Playing handdrum

I  was talking with a college this week about client progress and how sometimes what is visible to onlookers is instantly and so radically different than what is typically portrayed by a client, and at other times, progress is happening more internally and one has to look closer at finer details (body posture, intensity of eye contact, etc). Then, when looking back in time, where the client was and where they are now shows a clear march of progress. These often are the times when those who are unfamiliar with Music Therapy need a little more information from the therapist as to what is happening in the session.

One of the elements of music, specifically rhythm, can exemplify similar results to the ones mentioned above, both obvious and finer, more subtle results. Rhythm is one of those elements that I use frequently to facilitate development when a client is at a level that needs some challenge. Rhythm is a major organizing factor in music. It works significantly in this way for individuals and for groups, or communities.  A group rhythm engagement is a unified sensory motor experience that all experience simultaneously and in a unified manner.  Even when all come to the community with their own chaos happening randomly, if given a little bit of time, with a strong steady pulse, chaos can be organized. Each person contributes their own individual inclinations, and through a bit of organization, inclinations become positive group attributes with individual, unique voices. Individual attribute building relatively impacts individual development. This rhythmic engagement directly and joyfully facilitates positive communication with instant feedback. Rhythmic involvement also provides moment to moment responsibility opportunities for it’s members. Each individual’s contributions is a factor in the group stability. It also provides a secure group support, each member in a unified experience, engaging with others while listening, respecting, creating, cooperating, being aware, and exploring.

Individually, for those with some sort of motoric (gross, fine or linguistic) difficulties, a good steady flow of rhythm provides a means the individual can sometimes not provide for themselves, which contributes to the individual’s most obvious difficulties. When the individual has a strong, steady pulse to lean on, that pulse can then begin to facilitate development where it had previously become stuck.  So what do these things look like in a session?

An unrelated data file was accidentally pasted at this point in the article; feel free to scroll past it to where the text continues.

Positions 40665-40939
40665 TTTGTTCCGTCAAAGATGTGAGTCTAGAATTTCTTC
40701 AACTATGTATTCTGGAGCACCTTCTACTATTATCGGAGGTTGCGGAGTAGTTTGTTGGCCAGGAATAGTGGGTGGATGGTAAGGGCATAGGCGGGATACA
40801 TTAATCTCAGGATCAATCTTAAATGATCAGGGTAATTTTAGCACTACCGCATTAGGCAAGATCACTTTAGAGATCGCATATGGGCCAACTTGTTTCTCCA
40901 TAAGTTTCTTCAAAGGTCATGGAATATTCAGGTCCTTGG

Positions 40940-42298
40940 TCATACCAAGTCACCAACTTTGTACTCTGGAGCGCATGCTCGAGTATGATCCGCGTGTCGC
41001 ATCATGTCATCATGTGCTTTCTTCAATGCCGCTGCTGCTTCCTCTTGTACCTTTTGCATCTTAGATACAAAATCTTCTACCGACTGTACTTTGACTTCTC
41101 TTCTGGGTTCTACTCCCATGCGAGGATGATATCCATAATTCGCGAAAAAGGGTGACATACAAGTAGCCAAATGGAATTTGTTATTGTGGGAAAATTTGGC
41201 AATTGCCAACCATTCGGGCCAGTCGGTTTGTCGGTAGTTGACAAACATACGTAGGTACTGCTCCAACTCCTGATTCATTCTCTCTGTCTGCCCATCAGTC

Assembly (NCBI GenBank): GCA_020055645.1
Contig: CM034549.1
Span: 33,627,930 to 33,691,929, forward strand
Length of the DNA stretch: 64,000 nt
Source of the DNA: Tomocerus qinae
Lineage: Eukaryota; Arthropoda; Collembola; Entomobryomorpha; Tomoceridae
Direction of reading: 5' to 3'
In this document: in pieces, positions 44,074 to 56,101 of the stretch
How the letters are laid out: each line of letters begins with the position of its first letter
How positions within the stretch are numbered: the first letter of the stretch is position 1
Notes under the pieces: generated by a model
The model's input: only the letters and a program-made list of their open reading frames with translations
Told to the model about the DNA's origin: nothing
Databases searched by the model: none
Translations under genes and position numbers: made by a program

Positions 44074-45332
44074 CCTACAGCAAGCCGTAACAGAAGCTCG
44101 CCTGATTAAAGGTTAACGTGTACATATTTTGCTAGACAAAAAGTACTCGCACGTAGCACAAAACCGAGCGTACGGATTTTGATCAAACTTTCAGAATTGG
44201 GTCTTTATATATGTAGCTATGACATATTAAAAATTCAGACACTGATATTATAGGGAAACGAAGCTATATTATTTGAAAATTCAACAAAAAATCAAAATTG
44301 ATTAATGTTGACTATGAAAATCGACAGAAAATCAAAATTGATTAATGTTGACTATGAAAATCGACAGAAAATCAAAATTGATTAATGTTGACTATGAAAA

In the group experience, it may start out looking and sounding a little chaotic, depending on the individuals involved. Each individual brings with them their own tools and baggage. Some individuals may stay outside the experience until they  feel secure enough and must watch and listen to find out how steady, how reliable that pulse is going to be. Others may fumble with the rhythm until they are unconsciously pulled into synch, enjoying the kinesthetic experience. This may take a little bit of time. Personalities surface; there are those who like to lead, whether it is an option provided by the group or not, there are even those who sit with a pout or an angry look, to ward off others, until the steady rhythmic vibrations pull and crack that look into a grin, and there are those who will storm out if they are not the center of attention; however the beat goes on. Where then is the gratification of that storming out if the joyful beat continues? There is always a place in the rhythm for that person to return to when they are ready. It is very difficult to argue with a steady, flowing groove.

In the individual session, those whose bodies insist on stalling and/or stuttering throughout life, find it just as difficult to argue with the beat that moves in waves steadily forward. Most often, given a little time, the steady pulse will grease or limber the words to release them to the pulse. This happens most often when there is nothing to judge, just joy to be had. The little one whose neurological connections or emotional baggage just will not let the steady flow of words out, lends what ability the child does have to which the pulse, ever progressive, continues to move forward like the wave. Contributing when the participant can, the groove will eventually grease and limber the connections as the child’s contributions become more frequent, clear, spontaneous and continuous like the pulse. Before you know it, the brief contributions here and there follow the attentive spirit to full participation. Just like all unused, rusty machines, the longer the un-use, the more time it takes to be properly greased and ready to roll, but rolling does happen. It is that time in between, when all the naked onlooker eye sees is a continuous, repetitive pulse. But the eye with the viewfinder sees as it is happening and knows, from previous experience, that this is how it works..

Antoinette Morrison, MT-BC

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